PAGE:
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Political Parties Get Lower Donations in FY16
Dec 21, 2016

Demonetisation has been a huge economic disruptor in 2016 impacting the common man. While the exercise is touted as a tirade against black money and terror funding, but it remains incapable to crack a whip on money laundering that happens in the name of political funding.

Donations received by political parties fell by a steep 84% in FY16. But these essentially are donations above Rs 20,000 that have to be declared by political parties in the form of an affidavit to the Election Commission. It excludes cash donations below the threshold limit of Rs 20,000. And political parties have been making hay by utilising this loophole. Reportedly, the cash contribution received by political parties increased from 0.14% in FY15 to 1.42% in FY16. This despite the notification made by the Election Commission in August 2014 that disallows tax benefits on cash donations made to political parties.

So while the government seems earnest in its efforts to put an end to the black economy, its efforts will not fructify it it leaves this hole for political parties to sneak away. My colleague Vivek Kaul has a very interesting insight on this anomaly that can undo the benefits of demonetisation. This is what he had to say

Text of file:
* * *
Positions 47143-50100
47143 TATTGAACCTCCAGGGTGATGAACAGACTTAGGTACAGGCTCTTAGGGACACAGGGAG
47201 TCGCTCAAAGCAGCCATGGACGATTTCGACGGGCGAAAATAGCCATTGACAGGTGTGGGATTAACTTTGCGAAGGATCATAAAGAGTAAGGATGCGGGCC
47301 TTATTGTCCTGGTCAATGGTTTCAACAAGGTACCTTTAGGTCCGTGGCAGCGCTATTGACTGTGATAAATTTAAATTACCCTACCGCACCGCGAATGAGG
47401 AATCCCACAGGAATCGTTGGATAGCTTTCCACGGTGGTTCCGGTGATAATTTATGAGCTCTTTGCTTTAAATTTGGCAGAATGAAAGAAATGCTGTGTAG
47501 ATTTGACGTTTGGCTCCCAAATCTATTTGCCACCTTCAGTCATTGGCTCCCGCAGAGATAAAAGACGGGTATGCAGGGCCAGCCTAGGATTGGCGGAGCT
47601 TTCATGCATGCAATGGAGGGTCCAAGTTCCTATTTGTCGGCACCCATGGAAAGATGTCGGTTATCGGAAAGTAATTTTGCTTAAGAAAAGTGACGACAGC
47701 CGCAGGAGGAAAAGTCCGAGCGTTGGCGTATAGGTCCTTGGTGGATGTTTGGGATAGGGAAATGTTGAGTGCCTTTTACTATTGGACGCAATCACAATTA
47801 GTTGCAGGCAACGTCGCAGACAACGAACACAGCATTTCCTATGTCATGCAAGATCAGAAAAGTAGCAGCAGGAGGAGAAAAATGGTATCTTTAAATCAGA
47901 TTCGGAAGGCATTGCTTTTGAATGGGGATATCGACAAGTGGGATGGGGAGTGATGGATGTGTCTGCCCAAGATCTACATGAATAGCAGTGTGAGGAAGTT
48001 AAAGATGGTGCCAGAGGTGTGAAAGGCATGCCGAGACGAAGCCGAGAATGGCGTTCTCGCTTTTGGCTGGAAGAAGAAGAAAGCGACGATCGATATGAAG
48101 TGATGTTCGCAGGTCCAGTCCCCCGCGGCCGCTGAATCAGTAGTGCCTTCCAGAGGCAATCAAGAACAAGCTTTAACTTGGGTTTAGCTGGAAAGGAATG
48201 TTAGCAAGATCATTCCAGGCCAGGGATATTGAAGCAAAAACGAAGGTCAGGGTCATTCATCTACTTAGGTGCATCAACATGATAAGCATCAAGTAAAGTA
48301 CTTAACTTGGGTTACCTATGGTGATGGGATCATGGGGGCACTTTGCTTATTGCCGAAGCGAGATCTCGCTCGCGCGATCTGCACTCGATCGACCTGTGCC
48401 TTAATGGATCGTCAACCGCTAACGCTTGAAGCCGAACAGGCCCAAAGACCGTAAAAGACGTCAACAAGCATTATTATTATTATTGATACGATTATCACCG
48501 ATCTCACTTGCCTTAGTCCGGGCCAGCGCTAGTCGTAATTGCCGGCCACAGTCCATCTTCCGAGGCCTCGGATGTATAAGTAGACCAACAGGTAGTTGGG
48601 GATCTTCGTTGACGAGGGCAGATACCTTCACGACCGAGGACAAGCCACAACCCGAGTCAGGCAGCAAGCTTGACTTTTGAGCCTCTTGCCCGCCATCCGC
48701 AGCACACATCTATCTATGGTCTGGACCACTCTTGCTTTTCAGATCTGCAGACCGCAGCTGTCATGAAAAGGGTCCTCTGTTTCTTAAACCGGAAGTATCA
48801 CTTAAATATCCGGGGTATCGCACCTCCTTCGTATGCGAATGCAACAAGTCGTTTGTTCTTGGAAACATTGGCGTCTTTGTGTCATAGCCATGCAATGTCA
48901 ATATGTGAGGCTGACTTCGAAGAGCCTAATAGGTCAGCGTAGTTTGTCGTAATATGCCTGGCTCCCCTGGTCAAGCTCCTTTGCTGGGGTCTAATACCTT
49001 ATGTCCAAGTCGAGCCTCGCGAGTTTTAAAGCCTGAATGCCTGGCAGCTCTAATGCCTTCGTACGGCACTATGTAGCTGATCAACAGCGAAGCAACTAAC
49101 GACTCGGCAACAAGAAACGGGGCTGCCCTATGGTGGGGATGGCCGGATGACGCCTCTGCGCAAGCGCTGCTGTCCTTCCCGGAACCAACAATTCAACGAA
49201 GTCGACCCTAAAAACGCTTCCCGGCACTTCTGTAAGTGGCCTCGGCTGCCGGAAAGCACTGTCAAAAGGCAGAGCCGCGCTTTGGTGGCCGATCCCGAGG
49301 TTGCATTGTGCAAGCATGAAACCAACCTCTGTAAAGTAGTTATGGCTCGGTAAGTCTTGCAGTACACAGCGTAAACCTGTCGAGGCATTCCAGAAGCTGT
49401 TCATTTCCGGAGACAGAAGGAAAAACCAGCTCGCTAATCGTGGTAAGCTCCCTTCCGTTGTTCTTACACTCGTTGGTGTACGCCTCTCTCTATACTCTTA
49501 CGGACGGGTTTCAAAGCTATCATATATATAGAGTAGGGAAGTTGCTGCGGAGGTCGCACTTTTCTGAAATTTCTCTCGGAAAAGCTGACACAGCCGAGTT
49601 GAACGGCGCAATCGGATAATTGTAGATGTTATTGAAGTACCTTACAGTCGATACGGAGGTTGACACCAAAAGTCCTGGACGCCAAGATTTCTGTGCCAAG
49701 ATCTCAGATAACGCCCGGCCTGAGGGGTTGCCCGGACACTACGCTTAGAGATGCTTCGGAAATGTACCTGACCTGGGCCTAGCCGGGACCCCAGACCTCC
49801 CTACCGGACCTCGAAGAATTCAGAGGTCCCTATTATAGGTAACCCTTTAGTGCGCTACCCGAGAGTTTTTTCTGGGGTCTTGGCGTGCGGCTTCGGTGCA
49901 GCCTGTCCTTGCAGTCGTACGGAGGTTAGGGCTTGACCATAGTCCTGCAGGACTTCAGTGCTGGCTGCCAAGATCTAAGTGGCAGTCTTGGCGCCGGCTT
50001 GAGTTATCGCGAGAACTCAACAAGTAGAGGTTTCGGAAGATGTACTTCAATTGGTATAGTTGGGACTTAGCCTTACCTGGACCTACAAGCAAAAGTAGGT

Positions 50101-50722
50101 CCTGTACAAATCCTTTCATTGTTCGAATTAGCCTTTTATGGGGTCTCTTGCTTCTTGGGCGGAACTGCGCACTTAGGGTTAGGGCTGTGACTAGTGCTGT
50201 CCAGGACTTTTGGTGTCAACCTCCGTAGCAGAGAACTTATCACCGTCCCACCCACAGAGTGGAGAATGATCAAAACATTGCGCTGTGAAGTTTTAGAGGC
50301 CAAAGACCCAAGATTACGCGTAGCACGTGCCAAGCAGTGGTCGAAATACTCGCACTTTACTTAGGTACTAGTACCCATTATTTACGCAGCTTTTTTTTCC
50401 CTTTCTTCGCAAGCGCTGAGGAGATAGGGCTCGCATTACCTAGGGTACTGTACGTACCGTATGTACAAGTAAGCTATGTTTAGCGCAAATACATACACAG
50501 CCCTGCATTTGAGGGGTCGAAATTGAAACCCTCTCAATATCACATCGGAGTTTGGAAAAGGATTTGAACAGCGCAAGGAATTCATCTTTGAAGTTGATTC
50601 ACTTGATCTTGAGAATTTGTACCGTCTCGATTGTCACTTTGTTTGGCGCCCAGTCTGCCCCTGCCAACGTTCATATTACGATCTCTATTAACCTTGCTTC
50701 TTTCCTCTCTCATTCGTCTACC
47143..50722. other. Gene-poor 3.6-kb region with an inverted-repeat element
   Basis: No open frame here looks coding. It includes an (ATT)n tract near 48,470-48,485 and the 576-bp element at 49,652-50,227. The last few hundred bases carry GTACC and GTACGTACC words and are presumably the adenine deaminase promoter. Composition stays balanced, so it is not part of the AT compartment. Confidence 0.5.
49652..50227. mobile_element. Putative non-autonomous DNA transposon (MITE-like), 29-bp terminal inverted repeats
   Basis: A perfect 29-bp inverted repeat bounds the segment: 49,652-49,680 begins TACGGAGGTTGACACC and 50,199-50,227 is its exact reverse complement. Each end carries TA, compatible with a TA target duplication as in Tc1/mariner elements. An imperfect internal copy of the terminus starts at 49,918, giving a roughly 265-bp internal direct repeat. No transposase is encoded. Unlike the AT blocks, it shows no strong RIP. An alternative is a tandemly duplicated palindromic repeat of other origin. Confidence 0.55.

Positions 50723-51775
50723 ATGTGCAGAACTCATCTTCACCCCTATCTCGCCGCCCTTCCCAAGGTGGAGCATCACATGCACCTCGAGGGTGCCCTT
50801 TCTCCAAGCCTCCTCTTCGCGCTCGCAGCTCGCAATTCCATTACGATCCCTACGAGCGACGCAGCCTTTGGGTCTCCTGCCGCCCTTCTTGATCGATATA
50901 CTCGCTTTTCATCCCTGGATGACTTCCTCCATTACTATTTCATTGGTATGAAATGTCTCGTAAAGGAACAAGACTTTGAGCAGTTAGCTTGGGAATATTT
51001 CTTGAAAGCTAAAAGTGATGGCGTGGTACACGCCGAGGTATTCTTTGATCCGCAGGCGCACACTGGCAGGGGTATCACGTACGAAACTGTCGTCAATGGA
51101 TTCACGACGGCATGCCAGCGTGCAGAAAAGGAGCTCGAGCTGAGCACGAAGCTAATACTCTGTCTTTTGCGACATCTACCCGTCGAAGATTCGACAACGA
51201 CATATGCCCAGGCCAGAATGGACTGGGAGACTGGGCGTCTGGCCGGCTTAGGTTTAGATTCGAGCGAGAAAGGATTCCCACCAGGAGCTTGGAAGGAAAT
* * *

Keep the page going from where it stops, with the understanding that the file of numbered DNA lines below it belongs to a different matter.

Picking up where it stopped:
Also, it is extremely unfair that the citizens need to show an identity proof while depositing their old Rs 500 and Rs 1,000 notes into a bank account, whereas political parties can continue to receive donations of up to Rs 20,000 in cash and need not declare who gave those donations. This includes the leading political party of the country which in 2014-2015 got half of its donations from unknown sources.

    In fact, as I have been saying repeatedly, the issue of black money cannot be tackled seriously, without making political funding transparent. This needs simple majority in the Parliament. The BJP has a majority in the Lok Sabha and can take the first step towards this. It is likely to be supported by some parties in the Rajya Sabha as well. Even without a majority, the party did manage to get the Goods and Services Tax passed through the Rajya Sabha. So, what is holding it back on this front?

    In fact, the Election Commission has suggested that "anonymous contributions above or equal to the amount of Rs two thousand should be prohibited." But why even allow a window of Rs 2,000? Political parties should move towards a totally cashless way of taking donations.

Data Source: Business Standard, Association of Democratic Rights

This Chart Of The Day was published in The 5 Minute WrapUp - Seedhe Mann Ki Baat...

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